Chinese Encryption Standard
?"> Because China is rapidly becoming one of the largest wireless markets in the world, most foreign firms will probably support Chinas encryption standard as well as the IEEE standarddispute increasing pressure by the U.S. to relax the requirement. Broadcom Corp., for example, plans to support WAPI but wont have a chip ready by June 1. "Broadcom intends to comply with the law," says Jeff Thermond, vice president and general manager of Broadcoms home- and wireless-networking business unit. Of course, Chinas efforts could backfire. Instead of boosting Chinese firms, the new standards could isolate them, and the Chinese market, from the rest of the world. But as long as China concentrates on markets where it has a sizeable presence, such as wireless, that is not likely to happen.Just when it looked like the world was moving away from multiple proprietary standards to fewer industry standards, we now seem to be heading in the opposite direction, thanks to the Chinese. That is bad for IT companies, and bad for users. Eric Nee, a longtime observer of Silicon Valley, has served in a variety of editorial positions at Forbes, Fortune and Upside magazines. His next column will appear in May.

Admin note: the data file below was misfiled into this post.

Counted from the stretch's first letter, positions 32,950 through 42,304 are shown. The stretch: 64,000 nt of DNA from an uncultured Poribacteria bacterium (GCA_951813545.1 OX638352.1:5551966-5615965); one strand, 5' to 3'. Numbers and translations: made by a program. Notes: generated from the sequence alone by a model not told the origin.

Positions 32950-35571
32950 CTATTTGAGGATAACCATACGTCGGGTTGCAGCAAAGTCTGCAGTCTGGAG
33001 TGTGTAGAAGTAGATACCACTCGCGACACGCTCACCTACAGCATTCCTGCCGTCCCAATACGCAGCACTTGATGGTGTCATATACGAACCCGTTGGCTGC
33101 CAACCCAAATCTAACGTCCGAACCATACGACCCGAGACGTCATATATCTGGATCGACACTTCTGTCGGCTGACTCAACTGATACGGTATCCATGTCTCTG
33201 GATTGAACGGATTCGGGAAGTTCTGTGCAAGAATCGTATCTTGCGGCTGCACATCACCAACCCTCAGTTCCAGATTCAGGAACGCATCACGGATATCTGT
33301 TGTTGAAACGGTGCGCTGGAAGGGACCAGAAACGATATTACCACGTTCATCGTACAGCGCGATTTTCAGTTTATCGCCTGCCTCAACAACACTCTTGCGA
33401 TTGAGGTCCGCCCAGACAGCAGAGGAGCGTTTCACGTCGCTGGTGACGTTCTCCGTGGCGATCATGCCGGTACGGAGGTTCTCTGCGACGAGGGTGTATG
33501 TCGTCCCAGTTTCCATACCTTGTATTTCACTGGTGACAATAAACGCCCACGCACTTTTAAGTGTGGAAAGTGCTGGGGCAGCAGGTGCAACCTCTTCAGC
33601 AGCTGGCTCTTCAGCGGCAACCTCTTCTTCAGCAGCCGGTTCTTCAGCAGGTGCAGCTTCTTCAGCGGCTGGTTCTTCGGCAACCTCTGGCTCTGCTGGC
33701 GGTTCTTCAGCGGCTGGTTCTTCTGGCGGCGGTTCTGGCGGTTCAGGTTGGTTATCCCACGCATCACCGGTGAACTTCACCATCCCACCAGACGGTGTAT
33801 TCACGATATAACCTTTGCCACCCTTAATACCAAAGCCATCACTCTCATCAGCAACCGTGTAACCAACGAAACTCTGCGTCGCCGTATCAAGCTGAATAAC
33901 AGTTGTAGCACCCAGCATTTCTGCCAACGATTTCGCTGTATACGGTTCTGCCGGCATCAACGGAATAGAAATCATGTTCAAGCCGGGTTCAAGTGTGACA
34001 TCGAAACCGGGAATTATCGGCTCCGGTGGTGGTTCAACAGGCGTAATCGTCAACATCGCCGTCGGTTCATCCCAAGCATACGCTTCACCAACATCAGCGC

Regardless of the outcome for Chinas technology companies, the impact on CIOs is real. Companies with offices or manufacturing plants in China will have to support multiple standards, one for China and one for the rest of the world. Users who travel between China and the rest of the world will be faced with the same challenge of buying devices that support multiple standards. And vendors will be forced to divert scarce resources away from innovation.